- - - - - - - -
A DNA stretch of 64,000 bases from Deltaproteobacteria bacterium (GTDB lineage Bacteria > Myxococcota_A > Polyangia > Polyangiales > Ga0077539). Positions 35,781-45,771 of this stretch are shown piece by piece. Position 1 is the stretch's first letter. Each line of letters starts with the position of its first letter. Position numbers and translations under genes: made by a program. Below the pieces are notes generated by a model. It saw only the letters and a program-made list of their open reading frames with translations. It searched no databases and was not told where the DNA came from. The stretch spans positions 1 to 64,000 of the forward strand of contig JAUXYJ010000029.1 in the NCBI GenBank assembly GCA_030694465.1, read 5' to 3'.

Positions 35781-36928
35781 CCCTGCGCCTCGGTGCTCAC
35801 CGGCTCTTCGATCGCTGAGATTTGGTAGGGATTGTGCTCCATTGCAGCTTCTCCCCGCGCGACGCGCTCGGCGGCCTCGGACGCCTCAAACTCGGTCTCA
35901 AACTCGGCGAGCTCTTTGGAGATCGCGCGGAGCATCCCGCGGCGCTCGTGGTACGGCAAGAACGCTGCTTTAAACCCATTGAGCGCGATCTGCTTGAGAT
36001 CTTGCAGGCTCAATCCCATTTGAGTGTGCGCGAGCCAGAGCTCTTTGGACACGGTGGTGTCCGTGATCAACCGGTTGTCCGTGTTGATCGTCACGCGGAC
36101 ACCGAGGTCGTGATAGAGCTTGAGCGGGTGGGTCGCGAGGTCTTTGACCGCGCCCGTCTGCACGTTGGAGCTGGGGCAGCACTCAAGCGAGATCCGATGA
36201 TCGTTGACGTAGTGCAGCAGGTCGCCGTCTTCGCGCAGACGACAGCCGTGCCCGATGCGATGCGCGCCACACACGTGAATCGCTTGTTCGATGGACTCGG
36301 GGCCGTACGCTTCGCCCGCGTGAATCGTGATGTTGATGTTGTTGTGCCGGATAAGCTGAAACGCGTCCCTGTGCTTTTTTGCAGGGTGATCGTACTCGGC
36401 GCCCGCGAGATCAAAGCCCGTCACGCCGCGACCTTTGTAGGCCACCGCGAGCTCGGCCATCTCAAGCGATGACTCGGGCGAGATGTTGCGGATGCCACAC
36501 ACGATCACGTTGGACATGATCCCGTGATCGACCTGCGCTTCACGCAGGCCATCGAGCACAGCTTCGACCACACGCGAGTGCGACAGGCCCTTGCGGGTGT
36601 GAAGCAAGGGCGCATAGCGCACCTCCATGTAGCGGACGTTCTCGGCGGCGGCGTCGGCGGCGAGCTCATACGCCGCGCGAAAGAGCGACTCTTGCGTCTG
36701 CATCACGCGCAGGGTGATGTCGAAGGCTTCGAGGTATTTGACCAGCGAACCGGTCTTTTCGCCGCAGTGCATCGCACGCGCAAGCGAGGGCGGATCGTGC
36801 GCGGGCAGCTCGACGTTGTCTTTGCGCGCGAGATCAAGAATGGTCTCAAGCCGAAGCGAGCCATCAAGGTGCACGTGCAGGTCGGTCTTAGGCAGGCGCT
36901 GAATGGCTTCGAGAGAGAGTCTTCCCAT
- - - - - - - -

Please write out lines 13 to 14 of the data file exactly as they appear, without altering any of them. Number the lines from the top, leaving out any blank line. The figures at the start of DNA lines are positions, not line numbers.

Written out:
36701 CATCACGCGCAGGGTGATGTCGAAGGCTTCGAGGTATTTGACCAGCGAACCGGTCTTTTCGCCGCAGTGCATCGCACGCGCAAGCGAGGGCGGATCGTGC
36801 GCGGGCAGCTCGACGTTGTCTTTGCGCGCGAGATCAAGAATGGTCTCAAGCCGAAGCGAGCCATCAAGGTGCACGTGCAGGTCGGTCTTAGGCAGGCGCT